The Whole Story on Whole Grains

“Whole grain.” The term seems to be popping up everywhere from your breakfast cereal and bread to your favorite chocolate chip cookies. But what exactly does it mean, and why is it so good for you? It all starts with a closer look at the grain.

Grain’s Anatomy
Some of the grains you’ve known and loved for years are “whole grains,” but you probably know them as wheat, corn, rice, oats, barley, quinoa, sorghum, spelt, and rye.
The fact is, all grains start out as “whole grains,” meaning they include all three parts of the grain:

  • Bran—the outer layer
  • Endosperm—the large inner portion
  • Germ—the innermost “sprout”

When grain is refined—often to produce a lighter, finer flour—the bran and germ are stripped away along with about 25% of the grain’s protein and at least seventeen key nutrients. Processors add back some vitamins and minerals to enrich refined grains, so they still contribute some valuable nutrients. But whole grains are healthier, providing more protein, more fiber and many important vitamins and minerals. Eating whole grains has even been linked to a reduced risk of heart disease, stroke, cancer, diabetes, and obesity.

Closing the Whole Grain Gap
To get the optimum benefit from whole grains, the 2005 Dietary Guidelines recommend that at least half of the grains you eat are whole grains, and that you eat at least three servings of whole grains every day. Yet the average American eats less than one daily serving of whole grains, and over 30% of Americans never eat whole grains at all. Luckily, it’s easier than you think to gain the benefits of whole grains. Here are a few simple tips to get you started.


Brown or Wild Rice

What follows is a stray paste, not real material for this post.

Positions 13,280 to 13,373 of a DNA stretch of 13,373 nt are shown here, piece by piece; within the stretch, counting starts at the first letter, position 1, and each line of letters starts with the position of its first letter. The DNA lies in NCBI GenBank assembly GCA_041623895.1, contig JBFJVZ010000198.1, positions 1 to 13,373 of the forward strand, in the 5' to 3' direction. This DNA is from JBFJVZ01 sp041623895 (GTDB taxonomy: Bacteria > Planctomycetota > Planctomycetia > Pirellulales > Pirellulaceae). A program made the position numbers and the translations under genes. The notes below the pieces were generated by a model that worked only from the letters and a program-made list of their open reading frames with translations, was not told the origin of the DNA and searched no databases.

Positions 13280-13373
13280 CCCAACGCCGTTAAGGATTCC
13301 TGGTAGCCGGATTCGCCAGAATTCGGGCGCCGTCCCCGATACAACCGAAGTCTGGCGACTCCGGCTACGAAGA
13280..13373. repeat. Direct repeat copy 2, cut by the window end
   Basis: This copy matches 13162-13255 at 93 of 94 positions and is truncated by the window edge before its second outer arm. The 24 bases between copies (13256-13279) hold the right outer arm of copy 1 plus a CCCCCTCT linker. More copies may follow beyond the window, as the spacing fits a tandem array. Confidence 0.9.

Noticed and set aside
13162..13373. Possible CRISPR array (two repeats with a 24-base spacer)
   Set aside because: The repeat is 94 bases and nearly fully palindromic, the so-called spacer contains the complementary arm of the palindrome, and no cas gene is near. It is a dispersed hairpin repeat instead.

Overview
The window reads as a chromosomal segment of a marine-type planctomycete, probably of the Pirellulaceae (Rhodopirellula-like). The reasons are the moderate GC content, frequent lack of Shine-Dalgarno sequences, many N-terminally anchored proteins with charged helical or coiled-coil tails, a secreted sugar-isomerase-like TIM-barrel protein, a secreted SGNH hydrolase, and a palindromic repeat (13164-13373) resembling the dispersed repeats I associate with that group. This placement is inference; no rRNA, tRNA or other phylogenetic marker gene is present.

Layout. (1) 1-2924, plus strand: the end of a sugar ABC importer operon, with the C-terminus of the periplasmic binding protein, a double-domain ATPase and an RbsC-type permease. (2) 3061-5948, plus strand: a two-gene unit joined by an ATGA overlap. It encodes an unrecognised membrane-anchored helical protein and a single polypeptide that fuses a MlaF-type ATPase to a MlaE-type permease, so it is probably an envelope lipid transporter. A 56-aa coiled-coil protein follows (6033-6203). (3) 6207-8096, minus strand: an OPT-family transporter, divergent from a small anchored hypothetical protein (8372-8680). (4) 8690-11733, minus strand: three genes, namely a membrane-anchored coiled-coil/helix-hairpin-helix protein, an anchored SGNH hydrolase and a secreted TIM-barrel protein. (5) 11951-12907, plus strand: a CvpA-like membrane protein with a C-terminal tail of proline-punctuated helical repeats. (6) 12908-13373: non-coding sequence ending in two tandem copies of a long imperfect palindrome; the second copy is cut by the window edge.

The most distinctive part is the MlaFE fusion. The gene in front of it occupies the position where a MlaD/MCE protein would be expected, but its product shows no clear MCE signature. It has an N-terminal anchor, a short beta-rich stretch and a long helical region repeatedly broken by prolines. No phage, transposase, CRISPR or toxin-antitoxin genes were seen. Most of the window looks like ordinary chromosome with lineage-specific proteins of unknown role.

• Use anywhere you would normally use white rice.
  • Try brown rice as a side dish, in soups, pilafs, burritos, and stuffed bell peppers.
  • To drastically reduce the cooking time, soak brown rice in water overnight.

Bulgur & Barley

  • Bulgur is a pre-cooked whole wheat that can be used in place of rice or pasta.
  • Add bulgur to soups, salads, or side dishes for added flavor.
  • Add barley to soups and casseroles.

Rolled Oats or Oatmeal

  • Add rolled oats to your favorite cookie or muffin recipes, pancakes, or in place of flour or breadcrumbs in dishes such as meatloaf.
  • Quick or old-fashioned oats can be substituted for 1/3 of the flour called for in biscuits, scones, and shortcakes.
  • Oats add a heartier texture and mild nutty taste.


  • Add to salsa, burritos, casseroles.
  • Use corn as a colorful side dish.
  • Use cornmeal in place of flour.
  • Eat popcorn as a healthy snack (just go light on the salt and butter).

Whole Wheat Flour

  • Use in homemade bread and other products.
  • Try ½ whole wheat flour and ½ white flour.
  • Use whole wheat pasta.
  • When buying bread products, look for “whole wheat flour” as the first ingredient.
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